Enter millennials: a group of individuals, of which I am a part, who grew up during the pinnacle of this brave new age. We saw the mortgage bubble rise and fall. We immersed ourselves in the new wave of technological innovation, and we absorbed the media that came along with it. The reality is that progressive or pro-government messages have won the ground war. From influential, sexy economics books like Piketty’s Capital in the Twenty First Century, to well-produced Buzzfeed and AJ+ videos, the left has managed to blame capitalism for wealth inequality and present government as not only innocent, but as the savior. All the while, well managed and culturally relevant messaging is selling to America the idea that free markets and individual choice are ideas for the dustbin of history.

But there is a silver lining to this situation. First, the narrative that has been winning the millennial war is wrong.  It was not free markets that destroyed economic prosperity in the 30s and again in 2009. Any examination of the Smoot-Hartley Tariff, government subsidization of the mortgage industry, tight and lax monetary policy, and massive government intervention will tell a more nuanced story. It is not economic freedom that restrains wages and crushes advancement: it is regulation, union monopolies, minimum wages, corporate subsidization, state licensing requirements, and government paternalism. Of course, some of these ideas are debatable. But others, like the economic benefits of right to work legislation, are almost foregone conclusions.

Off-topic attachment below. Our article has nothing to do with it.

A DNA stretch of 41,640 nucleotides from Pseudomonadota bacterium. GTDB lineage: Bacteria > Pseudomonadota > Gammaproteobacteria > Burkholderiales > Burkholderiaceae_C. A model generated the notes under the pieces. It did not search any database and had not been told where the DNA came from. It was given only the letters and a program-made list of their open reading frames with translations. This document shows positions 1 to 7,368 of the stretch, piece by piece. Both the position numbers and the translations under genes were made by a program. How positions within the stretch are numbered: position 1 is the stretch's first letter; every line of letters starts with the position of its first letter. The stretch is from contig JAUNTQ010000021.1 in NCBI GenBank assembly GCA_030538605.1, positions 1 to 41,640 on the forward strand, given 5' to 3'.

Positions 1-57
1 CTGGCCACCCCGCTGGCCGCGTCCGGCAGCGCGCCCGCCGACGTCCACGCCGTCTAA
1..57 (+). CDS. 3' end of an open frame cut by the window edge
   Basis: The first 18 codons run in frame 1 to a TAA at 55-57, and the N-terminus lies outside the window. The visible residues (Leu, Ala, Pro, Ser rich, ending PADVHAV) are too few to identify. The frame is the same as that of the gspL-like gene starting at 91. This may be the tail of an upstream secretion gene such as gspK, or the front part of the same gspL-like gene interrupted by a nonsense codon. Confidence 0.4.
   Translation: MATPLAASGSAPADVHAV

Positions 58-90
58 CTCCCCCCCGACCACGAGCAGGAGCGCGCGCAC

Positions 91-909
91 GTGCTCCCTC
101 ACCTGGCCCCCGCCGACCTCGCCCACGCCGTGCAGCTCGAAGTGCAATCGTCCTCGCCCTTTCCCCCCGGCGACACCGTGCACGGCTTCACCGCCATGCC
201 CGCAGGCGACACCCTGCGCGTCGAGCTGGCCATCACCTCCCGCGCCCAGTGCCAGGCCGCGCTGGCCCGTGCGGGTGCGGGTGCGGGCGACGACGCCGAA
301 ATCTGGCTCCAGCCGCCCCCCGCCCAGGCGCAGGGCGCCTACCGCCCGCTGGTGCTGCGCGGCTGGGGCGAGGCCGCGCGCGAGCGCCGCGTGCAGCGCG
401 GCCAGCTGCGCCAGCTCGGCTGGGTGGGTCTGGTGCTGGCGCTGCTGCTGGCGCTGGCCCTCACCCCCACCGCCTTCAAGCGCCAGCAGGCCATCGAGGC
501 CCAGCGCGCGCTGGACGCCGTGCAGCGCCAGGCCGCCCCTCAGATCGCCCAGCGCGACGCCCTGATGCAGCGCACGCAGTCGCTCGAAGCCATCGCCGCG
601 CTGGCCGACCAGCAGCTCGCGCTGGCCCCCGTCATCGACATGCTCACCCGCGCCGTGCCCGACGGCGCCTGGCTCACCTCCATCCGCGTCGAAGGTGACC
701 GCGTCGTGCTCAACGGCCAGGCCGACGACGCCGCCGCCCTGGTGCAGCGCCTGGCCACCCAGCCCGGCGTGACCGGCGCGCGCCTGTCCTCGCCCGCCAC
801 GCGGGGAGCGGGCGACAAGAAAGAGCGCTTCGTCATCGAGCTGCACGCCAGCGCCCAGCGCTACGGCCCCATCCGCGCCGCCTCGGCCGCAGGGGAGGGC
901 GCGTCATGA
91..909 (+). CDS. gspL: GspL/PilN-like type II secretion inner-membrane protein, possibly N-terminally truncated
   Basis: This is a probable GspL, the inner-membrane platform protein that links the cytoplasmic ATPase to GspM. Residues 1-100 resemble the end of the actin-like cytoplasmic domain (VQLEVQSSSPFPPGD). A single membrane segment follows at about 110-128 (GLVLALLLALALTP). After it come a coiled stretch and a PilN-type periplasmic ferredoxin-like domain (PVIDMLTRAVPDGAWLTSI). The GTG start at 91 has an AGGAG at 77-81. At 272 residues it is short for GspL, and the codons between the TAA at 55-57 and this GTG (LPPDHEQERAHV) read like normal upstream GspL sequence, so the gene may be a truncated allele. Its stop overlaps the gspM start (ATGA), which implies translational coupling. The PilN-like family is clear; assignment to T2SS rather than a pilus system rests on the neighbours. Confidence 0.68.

Second, the internet and technology revolution has established itself as inherently pro-liberty. The internet has made competing sources of information accessible to the average person. Lyft, Uber, and Sidecar have begun to bring down the taxi monopolies. Ebay, Amazon, and other online retailers have forced conversations about sales taxes. WebMD and other websites allow for free medical advice. Acorn and Scottrade allow people with small initial deposits to begin investing. All of these changes have one thing in common: they mean more choices. And millennials, despite their learned inclination against free markets, like more choices.

What remains now is for a political force to leverage the millennial opportunity to counter the past few years of statist victories. The party of economic freedom has traditionally been the Republicans. But riding the millennial wave will take more than a few awkwardly produced videos by the national organization. It will take three fundamental changes.